Prof. Dr. Hartmut Hengel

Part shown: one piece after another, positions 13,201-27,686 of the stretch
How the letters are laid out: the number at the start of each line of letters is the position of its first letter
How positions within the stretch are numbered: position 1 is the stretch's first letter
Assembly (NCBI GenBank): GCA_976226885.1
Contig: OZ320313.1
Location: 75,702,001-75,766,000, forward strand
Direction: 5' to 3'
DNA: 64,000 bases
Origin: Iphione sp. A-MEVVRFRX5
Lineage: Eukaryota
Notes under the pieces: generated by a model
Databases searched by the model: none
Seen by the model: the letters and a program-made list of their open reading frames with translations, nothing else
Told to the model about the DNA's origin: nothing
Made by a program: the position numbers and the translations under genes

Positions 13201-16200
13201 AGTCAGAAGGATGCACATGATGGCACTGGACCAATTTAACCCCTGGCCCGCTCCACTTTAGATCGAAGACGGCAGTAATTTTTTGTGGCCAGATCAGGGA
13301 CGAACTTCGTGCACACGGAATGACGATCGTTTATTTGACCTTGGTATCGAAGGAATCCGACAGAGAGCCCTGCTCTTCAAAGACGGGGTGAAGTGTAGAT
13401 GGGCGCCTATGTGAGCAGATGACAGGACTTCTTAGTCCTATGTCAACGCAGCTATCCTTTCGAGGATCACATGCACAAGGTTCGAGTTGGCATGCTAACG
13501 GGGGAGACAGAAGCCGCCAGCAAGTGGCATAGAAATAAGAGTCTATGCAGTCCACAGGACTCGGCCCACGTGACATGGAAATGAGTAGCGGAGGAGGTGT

HCMV encodes a uniquely large arsenal of immunoevasins, including the Fcγ-binding glycoproteins gp34 (RL11), gp68 (UL119-118) and gp95 (RL12). We demonstrated that these factors share the ability to inhibit IgG-mediated effector functions such as triggering of the activating Fcγ receptors FcγRIII/CD16, FcγRII/CD32 and FcγRI/CD64, the former executing antibody-dependent cellular cytotoxicity (ADCC) by natural killer (NK) cells. At the same time, HCMV infection induces the occurrence and expansion of "adaptive" NK cells, which are not observed in uninfected individuals. "Adaptive" NK cells differ from conventional NK cells and exert particularly effective antiviral effector functions, such as ADCC. Based on our findings on the molecular mode of action and how gp34 and gp68 cooperate, we are now in the position to develop new experimental systems, which allow FcγRIII-dependent expansion of “adaptive” NK cells in vitro and demonstrate for the first time the obstructive potential of gp34 and gp68. This approach enables us also to investigate in cooperation with P09 the impact of natural antibody responses against gp34 and gp68 on ”adaptive” NK cell expansion in vitro and under conditions of latent infection vs. HCMV disease in vivo. Finally, the hypothesis of FcγR immune cell attenuation by HCMV antagonists will be transferred to CD16+ gd T cells and tested after the establishment of suitable culture conditions in vitro. In conjunction with the resolution of the gp34 and gp68 ultrastructure via Cryo-EM and applying a panel of newly developed monoclonal antibodies recognizing gp34 and gp68, we envisage new molecular concepts for antibody-based interventions that could allow the targeted modulation of "adaptive" NK as well as gd T cell functions.